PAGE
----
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Conservation of mass

The law of conservation of mass or principle of mass conservation states that for any system closed to all transfers of matter and energy, the mass of the system must remain constant over time, as the system's mass cannot change, so quantity can neither be added nor be removed. Therefore, the quantity of mass is conserved over time; the law implies that mass can neither be created nor destroyed, although it may be rearranged in space, or the entities associated with it may be changed in form. For example, in chemical reactions, the mass of the chemical components before the reaction is equal to the mass of the components after the reaction. Thus, during any chemical reaction and low-energy thermodynamic processes in an isolated system, the total mass of the reactants, or starting materials, must be equal to the mass of the products; the concept of mass conservation is used in many fields such as chemistry and fluid dynamics. Mass conservation was demonstrated in chemical reactions independently by Mikhail Lomonosov and rediscovered by Antoine Lavoisier in the late 18th century.

The formulation of this law was of crucial importance in the progress from alchemy to the modern natural science of chemistry. The conservation of mass only holds and is considered part of a series of assumptions coming from classical mechanics; the law has to be modified to comply with the laws of quantum mechanics and special relativity under the principle of mass-energy equivalence, which states that energy and mass form one conserved quantity. For energetic systems the conservation of mass-only is shown not to hold, as is the case in nuclear reactions and particle-antiparticle annihilation in particle physics. Mass is not conserved in open systems; such is the case when various forms of matter are allowed into, or out of, the system. However, unless radioactivity or nuclear reactions are involved, the amount of energy escaping such systems as heat, mechanical work, or electromagnetic radiation is too small to be measured as a decrease in the mass of the system. For systems where large gravitational fields are involved, general relativity has to be taken into account, where mass-energy conservation becomes a more complex concept, subject to different definitions, neither mass nor energy is as and conserved as is the case in special relativity.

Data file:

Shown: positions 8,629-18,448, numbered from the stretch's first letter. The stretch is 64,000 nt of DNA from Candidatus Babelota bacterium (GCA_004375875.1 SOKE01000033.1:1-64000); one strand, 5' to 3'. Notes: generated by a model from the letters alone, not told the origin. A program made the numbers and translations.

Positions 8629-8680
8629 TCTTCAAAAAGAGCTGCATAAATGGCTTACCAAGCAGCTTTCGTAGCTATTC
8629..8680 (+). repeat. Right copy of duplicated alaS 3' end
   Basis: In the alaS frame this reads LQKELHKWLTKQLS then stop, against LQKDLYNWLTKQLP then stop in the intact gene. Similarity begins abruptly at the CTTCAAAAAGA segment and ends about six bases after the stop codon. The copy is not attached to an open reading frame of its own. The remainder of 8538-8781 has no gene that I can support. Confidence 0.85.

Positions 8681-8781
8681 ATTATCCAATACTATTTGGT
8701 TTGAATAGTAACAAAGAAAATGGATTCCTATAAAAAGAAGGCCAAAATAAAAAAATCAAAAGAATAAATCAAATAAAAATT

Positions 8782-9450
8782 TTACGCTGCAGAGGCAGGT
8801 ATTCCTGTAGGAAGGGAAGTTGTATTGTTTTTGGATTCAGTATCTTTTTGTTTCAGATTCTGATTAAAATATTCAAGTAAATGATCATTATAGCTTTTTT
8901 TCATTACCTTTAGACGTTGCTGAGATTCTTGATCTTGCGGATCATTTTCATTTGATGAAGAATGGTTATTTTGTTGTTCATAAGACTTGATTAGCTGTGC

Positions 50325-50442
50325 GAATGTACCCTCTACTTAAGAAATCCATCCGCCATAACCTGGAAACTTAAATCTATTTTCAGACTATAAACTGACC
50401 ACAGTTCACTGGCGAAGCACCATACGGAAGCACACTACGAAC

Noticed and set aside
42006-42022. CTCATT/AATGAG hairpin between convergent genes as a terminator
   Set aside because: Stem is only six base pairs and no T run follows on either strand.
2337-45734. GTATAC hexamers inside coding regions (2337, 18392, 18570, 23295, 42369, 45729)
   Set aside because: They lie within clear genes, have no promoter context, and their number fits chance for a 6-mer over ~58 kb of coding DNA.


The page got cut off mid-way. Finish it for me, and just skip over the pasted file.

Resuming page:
The law of conservation of mass can only be formulated in classical mechanics when the energy scales associated to an isolated system are much smaller than m c 2, where m is the mass of a typical object in the system, measured in the frame of reference where the object is at rest, c is the speed of light. The law can be formulated mathematically in the fields of fluid mechanics and continuum mechanics, where the conservation of mass is expressed using the continuity equation, given in differential form as ∂ ρ ∂ t + ∇ ⋅ = 0, where ρ is the density, t is the time, ∇ ⋅ is the divergence, v is the flow velocity field; the interpretation of the continuity equation for mass is the following: For a given closed surface in the system, the change in time of the mass enclosed by the surface is equal to the mass that traverses the surface, positive if matter goes in and negative if matter goes out. For the whole isolated system, this condition implies that the total mass M, sum of the masses of all components in the system, does not change in time, i.e. d M d t = d d t ∫ ρ d V = 0,where d V is the differential that defines the integral over the whole volume of the system.

The continuity equation for the mass is part of Euler equations of fluid dynamics. Many other convection–diffusion equations describe the conservation and flow of mass and matter in a given system. In chemistry, the calculation of the amount of reactant and products in a chemical reaction, or stoichiometry, is founded on the principle of conservation of mass; the principle implies that during a chemical reaction the total mass of the reactants is equal to the total mass of the products. For example, in the following reaction CH4 + 2 O2 → CO2 + 2 H2O,where one molecule of methane and two oxygen molecules O2 are converted into one molecule of carbon dioxide and two of water; the number of molecules as result from the reaction can be derived from the principle of conservation of mass, as four hydrogen atoms, 4 oxygen atoms and one carbon atom are present the number water molecules produced must be two per molecule of carbon dioxide produced. Many engineering problems are solved by following the mass distribution in time of a given system, this practice is known as mass balance.

An important idea in ancient Greek philosophy was that "Nothing comes from nothing", so that what exists now has always existed: no new matter can come into existence where there was none before. An explicit statement of this

1998 FIFA World Cup qualification (AFC–OFC play-off)